Israel-based Pluri has signed a three-year $4.2m contract with the US National Institute of Allergy and Infectious Diseases (NIAID) and the US Department of Defense (DoD) to develop its cell therapy avoplacel (PLX-R18) to treat haematopoietic acute radiation syndrome or radiation poisoning.

The funding is expected to support avoplacel’s development until marketing approval has been granted by the US Food and Drug Administration (FDA), as per an 11 July announcement. Following that, there are plans to purchase avoplacel as a radiation exposure countermeasure for the US Strategic National Stockpile.

Avoplacel is an intramuscular treatment composed of human placenta-derived stromal cells. It is intended to be administered 48 or more hours following exposure to radiation to help counteract radiation’s effect and boost bone marrow and blood cell recovery.

The FDA has approved avoplacel’s investigational new drug (IND) application and granted it an orphan drug designation for the treatment of radiation sickness in nuclear events.

Pluri CEO Yaky Yanay said: “The current time calls for us to accelerate the development and accessibility of radiation treatments, especially as geopolitical instability rises, and nuclear power plants face the threat of warfare.

“Through this strategic contract with NIAID, we believe that we can realise our mission of making PLX-R18 (avoplacel) readily available for emergency preparedness.”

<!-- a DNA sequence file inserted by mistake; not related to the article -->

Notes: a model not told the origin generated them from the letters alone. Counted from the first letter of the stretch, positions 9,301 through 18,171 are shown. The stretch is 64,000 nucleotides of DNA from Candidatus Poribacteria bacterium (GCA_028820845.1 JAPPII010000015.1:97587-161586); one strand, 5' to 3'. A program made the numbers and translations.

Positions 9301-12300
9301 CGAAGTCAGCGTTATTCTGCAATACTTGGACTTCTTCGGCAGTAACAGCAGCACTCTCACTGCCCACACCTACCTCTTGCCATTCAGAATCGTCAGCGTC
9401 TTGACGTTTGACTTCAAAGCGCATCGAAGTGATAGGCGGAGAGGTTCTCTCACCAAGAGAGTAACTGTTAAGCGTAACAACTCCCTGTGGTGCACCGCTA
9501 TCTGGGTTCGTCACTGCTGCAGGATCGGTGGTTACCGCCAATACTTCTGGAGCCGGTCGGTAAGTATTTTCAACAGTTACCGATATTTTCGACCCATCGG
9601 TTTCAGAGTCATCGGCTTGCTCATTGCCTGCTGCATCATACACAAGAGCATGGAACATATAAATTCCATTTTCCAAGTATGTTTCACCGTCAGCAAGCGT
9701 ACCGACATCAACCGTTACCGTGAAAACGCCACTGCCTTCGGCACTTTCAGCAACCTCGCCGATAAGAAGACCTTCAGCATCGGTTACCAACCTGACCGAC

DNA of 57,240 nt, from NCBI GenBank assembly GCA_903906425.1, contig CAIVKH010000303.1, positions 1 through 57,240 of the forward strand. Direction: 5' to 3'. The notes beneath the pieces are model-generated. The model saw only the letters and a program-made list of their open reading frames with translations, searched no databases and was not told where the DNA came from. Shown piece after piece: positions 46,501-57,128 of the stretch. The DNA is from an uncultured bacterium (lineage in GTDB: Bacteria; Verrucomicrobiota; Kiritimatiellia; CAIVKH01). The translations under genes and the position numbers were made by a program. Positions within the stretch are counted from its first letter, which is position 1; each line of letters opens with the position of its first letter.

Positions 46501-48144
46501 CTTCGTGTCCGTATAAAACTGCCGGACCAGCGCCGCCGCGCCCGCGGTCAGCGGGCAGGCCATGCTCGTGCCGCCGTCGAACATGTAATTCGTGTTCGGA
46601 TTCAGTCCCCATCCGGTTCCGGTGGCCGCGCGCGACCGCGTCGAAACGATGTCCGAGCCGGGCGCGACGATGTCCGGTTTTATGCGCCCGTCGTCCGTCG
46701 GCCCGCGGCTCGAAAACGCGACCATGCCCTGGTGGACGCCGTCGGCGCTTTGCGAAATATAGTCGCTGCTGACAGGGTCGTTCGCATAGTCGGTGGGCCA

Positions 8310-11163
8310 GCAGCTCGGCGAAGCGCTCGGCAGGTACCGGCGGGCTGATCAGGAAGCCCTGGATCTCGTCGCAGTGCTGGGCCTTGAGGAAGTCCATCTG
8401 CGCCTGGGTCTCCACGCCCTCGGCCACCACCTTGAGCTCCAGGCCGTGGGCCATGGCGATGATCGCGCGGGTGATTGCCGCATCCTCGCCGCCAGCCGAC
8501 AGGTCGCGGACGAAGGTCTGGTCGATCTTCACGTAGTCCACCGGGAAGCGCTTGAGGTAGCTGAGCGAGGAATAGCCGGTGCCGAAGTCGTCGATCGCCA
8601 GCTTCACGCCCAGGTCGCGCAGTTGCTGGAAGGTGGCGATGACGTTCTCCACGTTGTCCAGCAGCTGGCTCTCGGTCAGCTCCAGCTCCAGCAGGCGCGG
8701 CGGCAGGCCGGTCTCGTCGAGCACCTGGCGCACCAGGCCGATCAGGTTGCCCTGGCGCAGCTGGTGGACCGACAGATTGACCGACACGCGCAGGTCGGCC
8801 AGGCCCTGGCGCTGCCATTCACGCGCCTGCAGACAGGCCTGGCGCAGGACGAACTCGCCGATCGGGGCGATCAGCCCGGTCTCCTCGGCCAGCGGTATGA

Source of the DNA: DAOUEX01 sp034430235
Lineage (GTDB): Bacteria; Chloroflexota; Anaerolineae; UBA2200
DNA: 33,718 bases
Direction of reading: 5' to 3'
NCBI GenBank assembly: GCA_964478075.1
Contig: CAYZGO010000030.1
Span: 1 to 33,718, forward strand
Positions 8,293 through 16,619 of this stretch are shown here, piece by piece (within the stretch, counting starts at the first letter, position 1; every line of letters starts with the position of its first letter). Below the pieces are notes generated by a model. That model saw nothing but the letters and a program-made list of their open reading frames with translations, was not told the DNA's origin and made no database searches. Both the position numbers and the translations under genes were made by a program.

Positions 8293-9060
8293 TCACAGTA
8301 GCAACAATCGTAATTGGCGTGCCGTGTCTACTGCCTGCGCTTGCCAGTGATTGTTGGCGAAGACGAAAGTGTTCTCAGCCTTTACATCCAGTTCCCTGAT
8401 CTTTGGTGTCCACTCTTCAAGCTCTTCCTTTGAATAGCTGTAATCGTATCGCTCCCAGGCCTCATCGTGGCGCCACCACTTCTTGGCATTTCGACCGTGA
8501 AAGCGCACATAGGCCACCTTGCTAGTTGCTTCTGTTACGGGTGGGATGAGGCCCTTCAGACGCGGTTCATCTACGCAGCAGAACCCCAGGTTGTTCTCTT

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Other drugs currently under development for acute radiation sickness include Enzychem Lifesciences’ mosedipimod, New Amsterdam Sciences’ NAS-150, and Statera Biopharma’s entolimod.

Avoplacel’s study data

In animal model studies, avoplacel showed a marked improvement in survival rates of 97% in the treatment group versus 29% in the control group following exposure to radiation.

When used prophylactically, 24 hours to 72 hours before exposure, it resulted in survival rates of 74% and 4% in the treatment and control groups, respectively. There was also an increase in blood cell counts, including white blood cells, platelets, neutrophils, and lymphocytes, which are severely decreased because of radiation sickness.

Human studies of avoplacel in patients with incomplete hematopoietic recovery following haematopoietic cell transplantation reported an increase in blood counts and a decreased need for repeated blood transfusions over a 12-month period.